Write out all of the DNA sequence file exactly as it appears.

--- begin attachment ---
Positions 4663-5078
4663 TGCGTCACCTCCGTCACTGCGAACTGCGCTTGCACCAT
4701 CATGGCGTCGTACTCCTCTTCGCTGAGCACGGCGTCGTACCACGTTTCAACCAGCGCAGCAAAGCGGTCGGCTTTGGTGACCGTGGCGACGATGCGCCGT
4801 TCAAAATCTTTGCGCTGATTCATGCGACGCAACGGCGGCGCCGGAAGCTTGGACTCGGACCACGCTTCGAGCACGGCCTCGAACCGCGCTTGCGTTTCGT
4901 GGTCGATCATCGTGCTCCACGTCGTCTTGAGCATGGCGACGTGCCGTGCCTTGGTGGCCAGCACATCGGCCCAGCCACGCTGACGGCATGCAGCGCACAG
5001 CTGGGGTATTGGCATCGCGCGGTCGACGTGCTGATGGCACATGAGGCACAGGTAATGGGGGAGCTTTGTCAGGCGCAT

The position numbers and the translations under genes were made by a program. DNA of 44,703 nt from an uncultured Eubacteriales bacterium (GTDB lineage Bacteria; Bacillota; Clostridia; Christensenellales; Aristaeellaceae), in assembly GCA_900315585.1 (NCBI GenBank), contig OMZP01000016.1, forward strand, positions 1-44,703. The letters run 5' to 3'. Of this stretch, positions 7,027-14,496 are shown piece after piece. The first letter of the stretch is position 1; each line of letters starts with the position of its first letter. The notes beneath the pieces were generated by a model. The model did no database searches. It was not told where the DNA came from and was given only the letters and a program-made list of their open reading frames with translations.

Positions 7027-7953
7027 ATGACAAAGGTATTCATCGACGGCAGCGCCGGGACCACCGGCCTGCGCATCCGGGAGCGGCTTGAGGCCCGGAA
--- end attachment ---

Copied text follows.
Positions 4663-5078
4663 TGCGTCACCTCCGTCACTGCGAACTGCGCTTGCACCAT
4701 CATGGCGTCGTACTCCTCTTCGCTGAGCACGGCGTCGTACCACGTTTCAACCAGCGCAGCAAAGCGGTCGGCTTTGGTGACCGTGGCGACGATGCGCCGT
4801 TCAAAATCTTTGCGCTGATTCATGCGACGCAACGGCGGCGCCGGAAGCTTGGACTCGGACCACGCTTCGAGCACGGCCTCGAACCGCGCTTGCGTTTCGT
4901 GGTCGATCATCGTGCTCCACGTCGTCTTGAGCATGGCGACGTGCCGTGCCTTGGTGGCCAGCACATCGGCCCAGCCACGCTGACGGCATGCAGCGCACAG
5001 CTGGGGTATTGGCATCGCGCGGTCGACGTGCTGATGGCACATGAGGCACAGGTAATGGGGGAGCTTTGTCAGGCGCAT

The position numbers and the translations under genes were made by a program. DNA of 44,703 nt from an uncultured Eubacteriales bacterium (GTDB lineage Bacteria; Bacillota; Clostridia; Christensenellales; Aristaeellaceae), in assembly GCA_900315585.1 (NCBI GenBank), contig OMZP01000016.1, forward strand, positions 1-44,703. The letters run 5' to 3'. Of this stretch, positions 7,027-14,496 are shown piece after piece. The first letter of the stretch is position 1; each line of letters starts with the position of its first letter. The notes beneath the pieces were generated by a model. The model did no database searches. It was not told where the DNA came from and was given only the letters and a program-made list of their open reading frames with translations.

Positions 7027-7953
7027 ATGACAAAGGTATTCATCGACGGCAGCGCCGGGACCACCGGCCTGCGCATCCGGGAGCGGCTTGAGGCCCGGAA